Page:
David Elkind wrote a book All Grown Up and No Place to Go. In it, he argues that for many young people, by the time they reach the age of 18, they have already experienced all that life has to offer – including sexual relations. The resulting problems range from common alienation to self-destructive behavior. When life’s most important experiences are experienced at the wrong time and/or with the wrong people, they become experiences that can destroy rather than build or encourage. Sex and sensuality is no exception.

Pornography screams instant gratification. It assumes little self-control. Unfortunately, there is a niche in pornography that glorifies the taking of a girl’s virginity and other “first time” acts. Immediate gratification coupled with the loss of purity is celebrated. Sex while your husband is at work or sex with a virgin is celebrated as an experience all men should have. Just like the movie Taken where Kim Mills, the daughter of Bryan Mills (played by Liam Neeson), is sold to an Arab sheik at a high price because she is a virgin, pornographic producers love to find young virgins and then film them live while their virginity is taken from them, often by men who couldn’t give one rats’ behind about these girls. There is no shame, no sense of appropriate timing and no sense of treating that which is sacred as anything other than purely sensual. No delayed gratification. There is no concern for the long-term effects on the virgin.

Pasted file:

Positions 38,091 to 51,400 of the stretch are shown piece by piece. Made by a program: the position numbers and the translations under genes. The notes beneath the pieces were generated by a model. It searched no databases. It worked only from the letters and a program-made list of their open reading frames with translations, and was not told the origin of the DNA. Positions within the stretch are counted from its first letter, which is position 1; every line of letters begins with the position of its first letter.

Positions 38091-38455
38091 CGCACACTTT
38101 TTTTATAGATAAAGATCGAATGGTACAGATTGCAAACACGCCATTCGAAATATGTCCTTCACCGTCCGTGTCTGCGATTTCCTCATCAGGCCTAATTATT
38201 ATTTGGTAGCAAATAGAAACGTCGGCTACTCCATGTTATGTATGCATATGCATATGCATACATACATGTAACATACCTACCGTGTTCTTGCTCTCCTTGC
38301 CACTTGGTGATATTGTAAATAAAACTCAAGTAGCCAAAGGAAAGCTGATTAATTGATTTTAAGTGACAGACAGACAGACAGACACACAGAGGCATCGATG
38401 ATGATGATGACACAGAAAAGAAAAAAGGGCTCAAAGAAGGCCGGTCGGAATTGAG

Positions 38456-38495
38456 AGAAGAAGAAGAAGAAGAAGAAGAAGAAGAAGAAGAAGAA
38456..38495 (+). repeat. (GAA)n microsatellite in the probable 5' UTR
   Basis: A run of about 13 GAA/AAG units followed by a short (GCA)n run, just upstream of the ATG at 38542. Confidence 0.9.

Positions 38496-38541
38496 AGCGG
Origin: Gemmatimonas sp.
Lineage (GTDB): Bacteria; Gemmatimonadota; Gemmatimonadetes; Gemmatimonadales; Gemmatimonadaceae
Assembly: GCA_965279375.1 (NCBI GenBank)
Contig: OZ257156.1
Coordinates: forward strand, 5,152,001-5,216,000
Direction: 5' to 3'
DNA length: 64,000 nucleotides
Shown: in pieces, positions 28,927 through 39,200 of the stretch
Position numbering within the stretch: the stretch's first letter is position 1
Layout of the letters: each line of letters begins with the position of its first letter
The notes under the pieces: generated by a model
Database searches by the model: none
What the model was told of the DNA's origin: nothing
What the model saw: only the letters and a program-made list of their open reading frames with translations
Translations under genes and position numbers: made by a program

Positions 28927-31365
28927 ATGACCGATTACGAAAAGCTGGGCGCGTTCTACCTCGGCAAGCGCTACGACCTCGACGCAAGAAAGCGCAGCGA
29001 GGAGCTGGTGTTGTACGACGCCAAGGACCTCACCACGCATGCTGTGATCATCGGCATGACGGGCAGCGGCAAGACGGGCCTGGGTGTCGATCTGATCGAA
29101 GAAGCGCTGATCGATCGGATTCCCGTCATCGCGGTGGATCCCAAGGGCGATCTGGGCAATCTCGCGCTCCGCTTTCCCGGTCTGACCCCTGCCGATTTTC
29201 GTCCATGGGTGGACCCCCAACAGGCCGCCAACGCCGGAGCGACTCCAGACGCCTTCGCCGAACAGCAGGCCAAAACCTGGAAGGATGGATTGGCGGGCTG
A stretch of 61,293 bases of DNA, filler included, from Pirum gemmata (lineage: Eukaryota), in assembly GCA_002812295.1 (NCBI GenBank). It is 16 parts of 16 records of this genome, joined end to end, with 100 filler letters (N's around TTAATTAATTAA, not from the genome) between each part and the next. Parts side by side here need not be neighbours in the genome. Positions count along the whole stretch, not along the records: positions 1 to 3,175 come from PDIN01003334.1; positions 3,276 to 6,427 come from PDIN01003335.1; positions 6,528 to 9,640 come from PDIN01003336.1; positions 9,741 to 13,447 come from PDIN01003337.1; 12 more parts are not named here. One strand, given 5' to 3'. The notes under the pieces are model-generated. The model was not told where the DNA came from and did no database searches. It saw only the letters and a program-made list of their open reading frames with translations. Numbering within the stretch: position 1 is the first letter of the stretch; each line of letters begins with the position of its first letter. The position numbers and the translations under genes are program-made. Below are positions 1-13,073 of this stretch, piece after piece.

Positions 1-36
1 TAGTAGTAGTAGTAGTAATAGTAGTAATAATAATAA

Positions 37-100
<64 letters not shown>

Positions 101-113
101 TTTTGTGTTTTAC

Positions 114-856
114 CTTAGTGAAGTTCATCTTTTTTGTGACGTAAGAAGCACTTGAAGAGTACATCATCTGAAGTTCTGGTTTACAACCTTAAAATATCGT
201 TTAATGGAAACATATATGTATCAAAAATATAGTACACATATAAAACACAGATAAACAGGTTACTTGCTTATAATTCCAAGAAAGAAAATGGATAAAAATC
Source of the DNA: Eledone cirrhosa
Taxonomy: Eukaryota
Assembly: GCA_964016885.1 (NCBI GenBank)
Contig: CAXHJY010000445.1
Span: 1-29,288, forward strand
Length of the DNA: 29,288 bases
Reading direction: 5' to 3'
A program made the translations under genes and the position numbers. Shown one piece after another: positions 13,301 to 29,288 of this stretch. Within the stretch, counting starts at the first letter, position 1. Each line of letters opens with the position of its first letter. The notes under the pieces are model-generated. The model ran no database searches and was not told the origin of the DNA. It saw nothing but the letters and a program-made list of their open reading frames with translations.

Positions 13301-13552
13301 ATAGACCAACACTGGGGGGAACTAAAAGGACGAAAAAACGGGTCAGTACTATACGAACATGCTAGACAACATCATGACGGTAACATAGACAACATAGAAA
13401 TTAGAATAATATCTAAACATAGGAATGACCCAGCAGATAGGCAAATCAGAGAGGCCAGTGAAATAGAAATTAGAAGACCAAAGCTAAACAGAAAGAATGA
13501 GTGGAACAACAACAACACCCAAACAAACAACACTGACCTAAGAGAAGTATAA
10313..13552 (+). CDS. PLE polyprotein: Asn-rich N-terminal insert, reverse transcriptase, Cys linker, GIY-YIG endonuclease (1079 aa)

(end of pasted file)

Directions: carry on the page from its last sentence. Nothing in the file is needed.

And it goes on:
Truth #4: Love Persists Even to Death

In Song of Songs 8.6 we read:

Place me like a seal over your heart,

like a seal on your arm;

for love is as strong as death

The love expressed here symbolizes both possession and unbreakable devotion: “Love is as strong as death in the sense that its power cannot be resisted. It never releases those whom it has once seized”. (Garrett, D. A. (1993). Proverbs, Ecclesiastes, Song of Songs (Vol. 14, p. 426). Nashville: Broadman & Holman Publishers.) The wish expressed here is that the joy of love go on forever. And because their deep love is abiding and strong, their physical attraction and sensualities will persist for the balance of their life together.

Truth #5: We Give All to One Person, not Some to Many

Pornography teaches us that sex without love can be fulfilling, exciting and “hot”. But it is ultimately unfulfilling:

“The thing I noticed the most about having sex with someone I loved for the first time was that there was real humor and happiness involved. Like, we joked and smiled the whole way through. The sex was super satisfying of course but I remember afterward saying ‘that was fun’ and actually feeling joy [emphasis added] instead of worrying about how I’d performed, etc. That was a real shock for me.”

The Song of Songs teaches us that love leads to deep, fulfilling sex and that both can persist for a lifetime. Biblical eroticism is far different from the sensualities we find in modern day pornography. This point is driven home later in Chapter 8.11-12:

Solomon had a vineyard in Baal Hamon;

he let out his vineyard to tenants.

Each was to bring for its fruit

a thousand shekels h of silver.

12 But my own vineyard is mine to give; [emphasis added]